In February 2019, Intercontinental Exchange gave Ms. Loeffler a stake in a limited liability company that owned a stake in Bakkt, according to a March 2019 securities filing. The company at the time estimated the award was worth $15.6 million. But Ms. Loeffler would be able to cash in on the award only under certain circumstances, including if Bakkt's value soared or if it became a publicly traded company.When Ms. Loeffler stepped down from the company less than 10 months later, she was poised to forfeit much of that Bakkt stake. But Intercontinental Exchange sped up the vesting process so that she got half of it immediately.
The company, of course, puts a nice spin on it, saying "We admire Kelly's decision to serve her country in the U.S. Senate and did not want to discourage that willingness to serve, but what else are they going to say anyway?Still waiting for that supposed swamp draining we keep hearing about.

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posted at: 12:00am on 08-May-2020
path: /Policy | permalink | edit (requires password)

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As More Students Sit Online Exams Under Lockdown Conditions, Remote Proctoring Services Carry Out Intrusive Surveillance

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The coronavirus pandemic and its associated lockdown in most countries has forced major changes in the way people live, work and study. Online learning is now routine for many, and is largely unproblematic, not least because it has been used for many years. However, online testing is more tricky, since there is a concern by many teachers that students might use their isolated situation to cheat during exams. One person's problem is another person's opportunity, and there are a number of proctoring services that claim to stop or at least minimize cheating during online tests. One thing they have in common is that they tend to be intrusive, and show little respect for the privacy of the people they monitor.As an article in The Verge explains, some employ humans to watch over students using Zoom video calls. That's reasonably close to a traditional setup, where a teacher or proctor watches students in an exam hall. But there are also webcam-based automated approaches, as explored by Vox:

For instance, Examity also uses AI to verify students' identities, analyze their keystrokes, and, of course, ensure they're not cheating. Proctorio uses artificial intelligence to conduct gaze detection, which tracks whether a student is looking away from their screens.
It's not just in the US that these extreme surveillance methods are being adopted. In France, the University of Rennes 1 is using a system called Managexam, which adds a few extra features: the ability to detect "inappropriate" Internet searches by the student, the use of a second screen, or the presence of another person in the room (original in French). The Vox articles notes that even when these systems are deployed, students still try to cheat using new tricks, and the anti-cheating services try to stop them doing so:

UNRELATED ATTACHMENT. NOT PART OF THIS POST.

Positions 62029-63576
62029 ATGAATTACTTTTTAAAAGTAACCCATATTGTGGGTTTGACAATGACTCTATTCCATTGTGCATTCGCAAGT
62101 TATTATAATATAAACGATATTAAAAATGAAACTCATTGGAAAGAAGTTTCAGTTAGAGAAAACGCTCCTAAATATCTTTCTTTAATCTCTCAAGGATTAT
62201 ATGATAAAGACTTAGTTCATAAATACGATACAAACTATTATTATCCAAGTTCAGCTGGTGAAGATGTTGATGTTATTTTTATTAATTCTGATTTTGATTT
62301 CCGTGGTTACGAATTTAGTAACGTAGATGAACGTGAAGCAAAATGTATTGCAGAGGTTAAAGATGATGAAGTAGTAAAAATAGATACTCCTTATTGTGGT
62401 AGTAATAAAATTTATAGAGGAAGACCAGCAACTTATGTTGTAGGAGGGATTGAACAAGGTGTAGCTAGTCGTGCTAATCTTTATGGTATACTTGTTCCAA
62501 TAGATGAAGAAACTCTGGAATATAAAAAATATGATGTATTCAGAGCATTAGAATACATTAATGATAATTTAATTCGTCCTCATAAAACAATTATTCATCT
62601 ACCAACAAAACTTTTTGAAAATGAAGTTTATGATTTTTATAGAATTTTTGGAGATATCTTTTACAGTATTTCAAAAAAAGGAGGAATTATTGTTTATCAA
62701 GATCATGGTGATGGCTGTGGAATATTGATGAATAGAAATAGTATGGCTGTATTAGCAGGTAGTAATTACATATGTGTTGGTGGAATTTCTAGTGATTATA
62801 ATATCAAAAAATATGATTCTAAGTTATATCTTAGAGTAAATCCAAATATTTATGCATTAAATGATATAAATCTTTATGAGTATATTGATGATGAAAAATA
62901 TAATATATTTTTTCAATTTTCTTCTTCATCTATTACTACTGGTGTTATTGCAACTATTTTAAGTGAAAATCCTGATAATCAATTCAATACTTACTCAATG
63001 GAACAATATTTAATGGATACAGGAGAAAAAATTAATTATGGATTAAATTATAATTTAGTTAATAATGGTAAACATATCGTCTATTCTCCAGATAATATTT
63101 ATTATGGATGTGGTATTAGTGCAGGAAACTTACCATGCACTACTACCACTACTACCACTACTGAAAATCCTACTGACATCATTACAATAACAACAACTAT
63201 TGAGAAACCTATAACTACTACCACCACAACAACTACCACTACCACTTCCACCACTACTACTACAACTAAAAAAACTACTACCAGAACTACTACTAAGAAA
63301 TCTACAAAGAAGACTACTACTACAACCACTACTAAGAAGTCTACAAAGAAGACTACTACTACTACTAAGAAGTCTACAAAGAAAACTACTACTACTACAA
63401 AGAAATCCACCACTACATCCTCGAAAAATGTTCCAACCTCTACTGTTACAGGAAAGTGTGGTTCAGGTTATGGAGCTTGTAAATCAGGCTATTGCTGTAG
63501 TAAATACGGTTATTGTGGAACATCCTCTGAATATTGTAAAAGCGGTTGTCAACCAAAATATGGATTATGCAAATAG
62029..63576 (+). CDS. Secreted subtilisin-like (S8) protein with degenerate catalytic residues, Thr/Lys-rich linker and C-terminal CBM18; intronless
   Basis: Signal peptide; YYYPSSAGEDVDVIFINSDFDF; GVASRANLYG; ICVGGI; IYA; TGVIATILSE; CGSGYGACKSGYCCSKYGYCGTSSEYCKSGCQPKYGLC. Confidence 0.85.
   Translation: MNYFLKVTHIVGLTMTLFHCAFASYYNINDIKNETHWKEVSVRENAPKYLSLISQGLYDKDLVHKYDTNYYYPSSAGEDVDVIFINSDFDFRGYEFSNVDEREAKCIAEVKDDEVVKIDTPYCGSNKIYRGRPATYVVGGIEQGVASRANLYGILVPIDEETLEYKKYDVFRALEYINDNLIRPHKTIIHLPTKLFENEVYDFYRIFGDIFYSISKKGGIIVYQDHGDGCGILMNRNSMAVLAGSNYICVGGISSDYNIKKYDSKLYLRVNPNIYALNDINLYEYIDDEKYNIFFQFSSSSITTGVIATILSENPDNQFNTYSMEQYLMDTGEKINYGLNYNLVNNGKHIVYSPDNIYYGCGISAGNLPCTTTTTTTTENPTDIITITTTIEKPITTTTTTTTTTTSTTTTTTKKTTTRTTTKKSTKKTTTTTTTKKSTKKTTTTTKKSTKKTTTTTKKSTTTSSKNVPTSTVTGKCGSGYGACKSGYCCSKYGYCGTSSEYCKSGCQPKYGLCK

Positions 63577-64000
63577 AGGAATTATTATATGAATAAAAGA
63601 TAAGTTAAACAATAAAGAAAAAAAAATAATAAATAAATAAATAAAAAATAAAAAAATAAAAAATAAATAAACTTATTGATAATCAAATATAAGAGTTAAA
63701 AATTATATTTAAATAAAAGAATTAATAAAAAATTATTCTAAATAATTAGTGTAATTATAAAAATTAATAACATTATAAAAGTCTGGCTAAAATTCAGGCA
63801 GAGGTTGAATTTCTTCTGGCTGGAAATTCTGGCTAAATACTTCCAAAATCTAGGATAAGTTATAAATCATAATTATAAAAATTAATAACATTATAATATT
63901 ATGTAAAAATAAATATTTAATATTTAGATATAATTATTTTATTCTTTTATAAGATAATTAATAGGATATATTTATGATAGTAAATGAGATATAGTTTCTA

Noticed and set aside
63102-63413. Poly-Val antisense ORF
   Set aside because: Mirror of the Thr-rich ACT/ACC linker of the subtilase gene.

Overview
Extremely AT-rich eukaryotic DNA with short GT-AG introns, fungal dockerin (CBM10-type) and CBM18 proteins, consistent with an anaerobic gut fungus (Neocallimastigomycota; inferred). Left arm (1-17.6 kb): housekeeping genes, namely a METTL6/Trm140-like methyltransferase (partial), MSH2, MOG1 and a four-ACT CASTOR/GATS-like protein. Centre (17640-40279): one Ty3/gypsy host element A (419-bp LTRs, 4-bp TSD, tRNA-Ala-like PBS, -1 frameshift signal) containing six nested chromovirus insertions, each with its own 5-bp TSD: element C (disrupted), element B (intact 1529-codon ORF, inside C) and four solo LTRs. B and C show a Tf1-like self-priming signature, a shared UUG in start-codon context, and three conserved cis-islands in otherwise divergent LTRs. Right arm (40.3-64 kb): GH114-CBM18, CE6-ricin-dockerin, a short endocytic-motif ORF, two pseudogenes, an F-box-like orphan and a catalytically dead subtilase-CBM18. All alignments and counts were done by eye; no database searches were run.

it's easy to find online tips and tricks for duping remote proctoring services. Some suggest hiding notes underneath the view of the camera or setting up a secret laptop. It's also easy for these remote proctoring services to find out about these cheating methods, so they're constantly coming up with countermeasures. On its website, Proctorio even has a job listing for a "professional cheater" to test its system. The contract position pays between $10,000 and $20,000 a year.
As the arms race between students and proctoring services escalates, it's surely time to ask whether the problem isn't people cheating, but the use of old-style, analog testing formats in a world that has been forced by the coronavirus pandemic to move to a completely digital approach. Rather than spending so much time, effort and money on trying to stop students from cheating, maybe we need to come up with new ways of measuring what they have learnt and understood -- ones that are not immune to cheating, but where cheating has no meaning. Obvious options include "open book" exams, where students can use whatever resources they like, or even abolishing formal exams completely, and opting for continuous assessment. Since the lockdown has forced educational establishments to re-invent teaching, isn't it time they re-invented exams too?Follow me @glynmoody on Twitter, Diaspora, or Mastodon.

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posted at: 12:00am on 08-May-2020